Langara College expands business education with diploma in financial services
Before Langara College announced its new financial services diploma program last year, it decided to find out what the industry was seeking.
So it only seemed natural to send an instructor who teaches market research, Stephanie Koonar, to venture into the community to find some answers.
“It was designed with alumni who are already working in the field and with industry representatives,” Koonar told the Straight by phone. “What they told us is that people in financial services are actually sales and marketing people. So they are sales and marketing people who are comfortable with numbers but they don’t want to be accountants.”
She said that the financial services diploma prepares people to become client-services representatives with a financial institution.
This diploma can also be a springboard to obtaining a four-year bachelor’s of business administration degree from Langara.
According to Koonar, some people who apply to work at banks don’t realize that these institutions are often seeking candidates who can build a business or a clientele. And banking-industry officials have told her that some of the most successful applicants “are sales and marketing people who want to be out there connecting with people”.
Last year, the college also decided to divide its school of management into three divisions: marketing management, business management, and financial management.
Koonar, who is the coordinator of the financial services diploma, said marketing management provides a foundation in marketing, sales, advertising, distribution, market research, business computer applications, written communication skills, and law.
“Because there are lots of job opportunities in marketing, we provide the students with a variety of different courses so they can see what they might like or resonate with,” she said. “We try to make the courses very similar to what they would be doing on the job so that they really get an understanding of what that job is about, whether it’s running an event, designing an ad campaign, or writing a news release.”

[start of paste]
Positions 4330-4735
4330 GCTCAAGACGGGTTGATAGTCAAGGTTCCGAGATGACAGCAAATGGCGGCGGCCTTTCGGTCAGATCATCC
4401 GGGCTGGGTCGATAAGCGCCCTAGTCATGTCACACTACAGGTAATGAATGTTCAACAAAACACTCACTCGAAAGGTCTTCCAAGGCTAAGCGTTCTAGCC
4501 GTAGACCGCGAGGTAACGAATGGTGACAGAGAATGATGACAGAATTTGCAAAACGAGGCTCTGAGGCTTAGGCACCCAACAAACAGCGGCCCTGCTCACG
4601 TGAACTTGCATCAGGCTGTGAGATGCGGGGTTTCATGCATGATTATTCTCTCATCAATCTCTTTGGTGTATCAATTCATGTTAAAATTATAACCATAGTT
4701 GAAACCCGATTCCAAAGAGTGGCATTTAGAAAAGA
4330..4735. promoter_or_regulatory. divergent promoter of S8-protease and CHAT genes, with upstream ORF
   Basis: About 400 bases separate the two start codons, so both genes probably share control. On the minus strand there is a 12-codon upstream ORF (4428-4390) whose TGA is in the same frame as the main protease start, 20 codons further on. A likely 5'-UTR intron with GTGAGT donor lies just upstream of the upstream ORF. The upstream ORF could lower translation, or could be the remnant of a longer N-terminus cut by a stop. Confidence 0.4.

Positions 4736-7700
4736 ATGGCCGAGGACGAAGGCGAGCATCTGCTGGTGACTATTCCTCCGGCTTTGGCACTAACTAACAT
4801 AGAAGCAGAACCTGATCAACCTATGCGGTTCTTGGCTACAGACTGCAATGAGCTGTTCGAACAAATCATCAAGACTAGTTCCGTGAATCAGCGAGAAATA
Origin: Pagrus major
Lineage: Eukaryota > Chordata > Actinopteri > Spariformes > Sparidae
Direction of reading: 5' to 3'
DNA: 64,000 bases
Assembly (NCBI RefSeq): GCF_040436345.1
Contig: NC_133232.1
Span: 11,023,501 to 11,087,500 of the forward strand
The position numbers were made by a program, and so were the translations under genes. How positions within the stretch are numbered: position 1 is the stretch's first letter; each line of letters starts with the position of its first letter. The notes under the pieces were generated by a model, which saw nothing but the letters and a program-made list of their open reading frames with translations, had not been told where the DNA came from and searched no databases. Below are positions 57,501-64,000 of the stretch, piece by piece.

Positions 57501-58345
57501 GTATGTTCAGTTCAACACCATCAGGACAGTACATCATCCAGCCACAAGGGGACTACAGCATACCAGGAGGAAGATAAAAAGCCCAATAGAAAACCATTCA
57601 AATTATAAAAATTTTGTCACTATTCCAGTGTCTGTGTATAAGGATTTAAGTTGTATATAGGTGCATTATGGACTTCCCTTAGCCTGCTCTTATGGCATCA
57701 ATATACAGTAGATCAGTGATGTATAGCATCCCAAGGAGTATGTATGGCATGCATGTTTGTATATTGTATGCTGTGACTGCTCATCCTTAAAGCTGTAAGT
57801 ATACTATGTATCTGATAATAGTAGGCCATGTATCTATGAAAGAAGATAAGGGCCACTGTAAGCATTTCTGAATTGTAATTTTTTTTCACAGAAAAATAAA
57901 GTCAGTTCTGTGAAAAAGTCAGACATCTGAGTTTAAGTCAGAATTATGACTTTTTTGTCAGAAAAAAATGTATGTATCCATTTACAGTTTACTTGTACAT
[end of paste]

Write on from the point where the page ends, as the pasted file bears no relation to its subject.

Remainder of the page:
One of her passions is to enhance students’ financial literacy.
So this fall, Langara College will launch new courses on personal financial planning, which will provide the basics on such things as securing a mortgage, investing in a registered education-savings plan, and maintaining a tax-free savings account.
Koonar said some students who take this course might then decide to pursue a financial services diploma. For them, the job prospects are promising.
“The stat I was using was that 38 percent of financial advisors plan to retire in the next 10 years,” Koonar said. “And 57 percent of Canadian advisers are older than 50.”
As the world prepares to celebrate International Women’s Day on Wednesday (March 8), Koonar pointed out that the financial-services sector can offer lucrative careers for women.
She has noticed growing interest among women in this field because they want to be less dependent on partners for their financial security.
“Women are wanting to be empowered themselves and be accountable and responsible to make money themselves,” she said.
They also have significantly longer life expectancies than men, which is another reason for them to prepare for the future.More